Im off with EMS in feb, I made sure of going 1-1 with a guide. I would hate for other to have to turn back because of me and could see myself pushing to hard to avoid that.
But that brings me to my questions.(thank for all who have helped so far)
What pace will the guide set, im not a fast hiker by any means. I dont mind being turned around etc, but would like to go at somewhat my own pace as long as time remains.
B. I am almost flat broke on outershell pants, I have the EMS stasher pants and am wondering if those are ok or not?
The stasher pant is probably a little lighter than ideal, but if you wear a midweight longjohn under or a med fleece pant under - you should be ok - you'll be working hard and with boots and gaiters covering up to your knee and a shell on top - only your mid and lower thighs will be exposed - usually the legs are the least problem for cold.
Every ems guide I have ever been with is very sensitive to how the client is doing. Don't have your sole focus on summitting at all cost - learn and have an enjoyable experience. He or she will set a pace that you can keep up with - it may be challenging at times - if it's not fast enough to summit and return before dark, they'll turn around at the appropriate time. Communicate how you are feeling - although they will make their own observations as well. Assuming you are doing the 1 day ascent, you'll probably meet at the school at around 7am for a gear check and to get and fit any rental equipment they are providing you. You'll probably get to the trailhead to start your climb by around 8:30am. Typically, they'll want to have summitted by between 1 and 2 - although your guide may tweak that based on how you do early on.
If you are in reasonable shape, 800-1000ft per hour average should be a manageable pace. The climb is about 4200'. Keep in mind, you'll stop along the way to learn self arrest and cramponing techniques as well as take a few rest breaks and stop to put on your crampons at some point.
First hour or so goes like this:
On a typical climb you'll climb for 10-15min, stop briefly if you need to make clothing adjustments, then continue on to the base of the sherburne ski trail and this is usually a good spot to practice self arrest and other techniques. Water and a small snack here as well.
Then it's on for an hour or so to the base of the lionhead winter route - snacks and a drink - and in typical winter conditions, this is where you will don crampons and the real climbing begins. Usually there might be another brief stop at treeline for clothing adjustments if necessary, and then up to lionhead proper, where there a good spot to stop sheltered from the wind - another snack and drink. This section could also take an hour or more.
From here it's still another 1300' or so to the summit - often the strech just above lionhead is the windiest, with some relief once on the summit cone.These guides are very professional and you'll be in good hands -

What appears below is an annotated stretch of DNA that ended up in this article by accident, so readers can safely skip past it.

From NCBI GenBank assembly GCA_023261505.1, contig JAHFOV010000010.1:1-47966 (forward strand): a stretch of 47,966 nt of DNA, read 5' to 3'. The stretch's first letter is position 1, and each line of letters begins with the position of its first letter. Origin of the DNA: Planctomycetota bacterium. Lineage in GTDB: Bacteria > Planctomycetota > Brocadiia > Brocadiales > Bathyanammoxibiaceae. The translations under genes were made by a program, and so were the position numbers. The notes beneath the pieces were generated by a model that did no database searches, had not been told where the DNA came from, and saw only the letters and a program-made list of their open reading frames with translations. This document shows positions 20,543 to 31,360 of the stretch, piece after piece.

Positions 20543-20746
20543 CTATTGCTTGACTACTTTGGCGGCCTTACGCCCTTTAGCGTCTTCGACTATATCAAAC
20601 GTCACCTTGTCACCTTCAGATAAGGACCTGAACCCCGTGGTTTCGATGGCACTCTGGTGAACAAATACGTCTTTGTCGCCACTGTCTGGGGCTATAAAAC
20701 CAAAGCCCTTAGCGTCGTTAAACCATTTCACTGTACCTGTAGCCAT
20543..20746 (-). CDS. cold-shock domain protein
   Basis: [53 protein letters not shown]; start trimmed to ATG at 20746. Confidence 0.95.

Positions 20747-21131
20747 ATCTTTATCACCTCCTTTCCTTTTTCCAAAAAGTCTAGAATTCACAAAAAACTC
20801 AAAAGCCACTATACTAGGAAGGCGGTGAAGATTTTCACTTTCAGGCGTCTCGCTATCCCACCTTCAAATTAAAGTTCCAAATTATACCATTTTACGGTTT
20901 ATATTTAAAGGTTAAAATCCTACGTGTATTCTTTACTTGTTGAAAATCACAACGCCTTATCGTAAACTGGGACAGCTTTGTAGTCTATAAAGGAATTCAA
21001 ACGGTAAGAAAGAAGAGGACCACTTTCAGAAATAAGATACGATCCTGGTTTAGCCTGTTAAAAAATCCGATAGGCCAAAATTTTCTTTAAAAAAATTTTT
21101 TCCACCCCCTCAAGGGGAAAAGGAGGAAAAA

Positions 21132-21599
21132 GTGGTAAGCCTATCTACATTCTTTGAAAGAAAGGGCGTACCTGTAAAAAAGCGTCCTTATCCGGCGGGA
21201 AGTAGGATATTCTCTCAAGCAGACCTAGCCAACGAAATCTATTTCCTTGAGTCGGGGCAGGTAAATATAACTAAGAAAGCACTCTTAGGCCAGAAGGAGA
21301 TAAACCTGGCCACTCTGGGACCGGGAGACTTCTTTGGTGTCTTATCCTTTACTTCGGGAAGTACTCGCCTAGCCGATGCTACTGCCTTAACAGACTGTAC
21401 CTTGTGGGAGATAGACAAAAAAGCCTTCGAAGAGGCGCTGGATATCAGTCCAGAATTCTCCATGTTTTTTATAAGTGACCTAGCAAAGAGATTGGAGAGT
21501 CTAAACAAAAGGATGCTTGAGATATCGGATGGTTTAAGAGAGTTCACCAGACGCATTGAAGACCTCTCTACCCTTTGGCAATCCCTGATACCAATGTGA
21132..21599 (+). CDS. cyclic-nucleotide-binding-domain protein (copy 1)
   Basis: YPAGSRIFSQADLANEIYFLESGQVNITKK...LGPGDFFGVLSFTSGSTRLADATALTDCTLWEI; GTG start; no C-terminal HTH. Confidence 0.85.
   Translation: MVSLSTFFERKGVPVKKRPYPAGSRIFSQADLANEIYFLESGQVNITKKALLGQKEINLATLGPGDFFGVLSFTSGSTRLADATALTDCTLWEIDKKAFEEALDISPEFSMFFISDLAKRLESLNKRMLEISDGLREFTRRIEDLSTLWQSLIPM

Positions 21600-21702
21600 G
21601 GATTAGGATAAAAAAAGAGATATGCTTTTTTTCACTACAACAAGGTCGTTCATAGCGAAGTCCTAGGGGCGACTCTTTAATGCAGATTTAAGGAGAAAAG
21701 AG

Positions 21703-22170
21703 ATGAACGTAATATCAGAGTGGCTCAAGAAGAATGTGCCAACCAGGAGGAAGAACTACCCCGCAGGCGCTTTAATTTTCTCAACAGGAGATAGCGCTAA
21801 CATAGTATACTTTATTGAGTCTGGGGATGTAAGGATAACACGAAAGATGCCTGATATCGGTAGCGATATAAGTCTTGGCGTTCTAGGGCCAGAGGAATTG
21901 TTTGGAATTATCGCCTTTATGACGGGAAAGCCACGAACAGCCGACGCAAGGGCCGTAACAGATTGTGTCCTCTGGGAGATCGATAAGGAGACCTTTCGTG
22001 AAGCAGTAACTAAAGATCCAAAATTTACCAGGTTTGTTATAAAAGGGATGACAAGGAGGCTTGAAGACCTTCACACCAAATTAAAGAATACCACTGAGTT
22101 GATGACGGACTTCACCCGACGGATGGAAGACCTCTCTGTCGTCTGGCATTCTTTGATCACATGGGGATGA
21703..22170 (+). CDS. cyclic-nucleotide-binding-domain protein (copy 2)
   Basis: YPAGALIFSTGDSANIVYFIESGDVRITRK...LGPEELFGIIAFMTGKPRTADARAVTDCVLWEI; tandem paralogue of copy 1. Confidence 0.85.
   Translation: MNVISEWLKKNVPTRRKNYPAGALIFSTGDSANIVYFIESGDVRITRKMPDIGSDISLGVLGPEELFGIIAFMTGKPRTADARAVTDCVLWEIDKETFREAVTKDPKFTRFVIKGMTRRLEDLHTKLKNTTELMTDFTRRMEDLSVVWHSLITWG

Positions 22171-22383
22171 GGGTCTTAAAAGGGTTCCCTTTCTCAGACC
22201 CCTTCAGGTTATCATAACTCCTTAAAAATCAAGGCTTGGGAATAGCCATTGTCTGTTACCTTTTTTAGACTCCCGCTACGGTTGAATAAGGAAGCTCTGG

Thanks Climabout, Im sort of stuck in the middle with base layer for pants- I have a heavy ploartek pair and a medium wieght smart wool.
I did two laps around/ Up bear mountain this weekend(2300). (about 5.5 hours) with a 60lb pack. Im still sore today but think I have a fighting chance.
I really dont see how to not sweat, I had no gloves no hat, heavy tech wick and a med fleece and still was pretty soaked. When I stopped to drink, I noticed the 20 degree weather(no wind).
Would like to stay dry but I do sweat easy.
feb hike advice
you're quite welcome - since you sweat a lot - I would be inclined to go with the emdium weight smartwool under the stasher pant. Bring both to the climbing school and your guide can help you make the final decision depending on the weather that day.
If you are doing just the one day trip with ems - you should be able to get your pack weight to around 30lbs +/- a few lbs. You'll become better at minimizing your sweating, by paying close attention to your clothing. A little seating is normal as long as the synthetic fabric can keep up with wicking it away from you. It's not unusual to be comfortable hiking in 15-20 deg weather in just an upper base layer, provided it's not windy - so you may have just had too much clothing on.
At your rest breaks, think of them as personal maintenance breaks - as you are approaching your rest break, before you stop, take note of how you are feeling(hot or cold or just right?). As soon as you stop, drop your pack and put on a layer or two - a fleece and a parka is usually my choice. You worked hard to build up that body heat - it will be gone in a minute or two if you don't layer up immediately, and I mean immediately, BEFORE you pee or do anything else. Then take care of any bodily functions, then sit on your pack and eat and drink something, even if you don't feel like it.
The digestive process will aid in keeping your core warm as will the liquids - even slight dehydration speeds hypothermia. Regarding the sitting, theres an old saying, "never stand when you can sit and never sit when you can laydown". But place your pack with the side thats against your back face up, so you don't get snow on it and the pack will insulate you from the cold ground.
Once the break is over, think back to how you felt coming into the break and decide accordingly if clothing adjustments are needed. Best to always start a little cold and warm up rather than start warm and begin sweating.
One last note - I usually carry a spare top base layer with me (they only weigh 5 or 6 ounces), so I can change into it in the unlikely event mine becomes soaked. I wouldn't try to change into it in a 40mph wind above treeline, but a couple of times below treeline it came in handy. You're miserably cold for a minute while your skin is exposed, but that dry shirt helps warm you quickly. Doing that more than once usually makes you pay close attention down low to make adjustments BEFORE you become soaked. Hope this helps.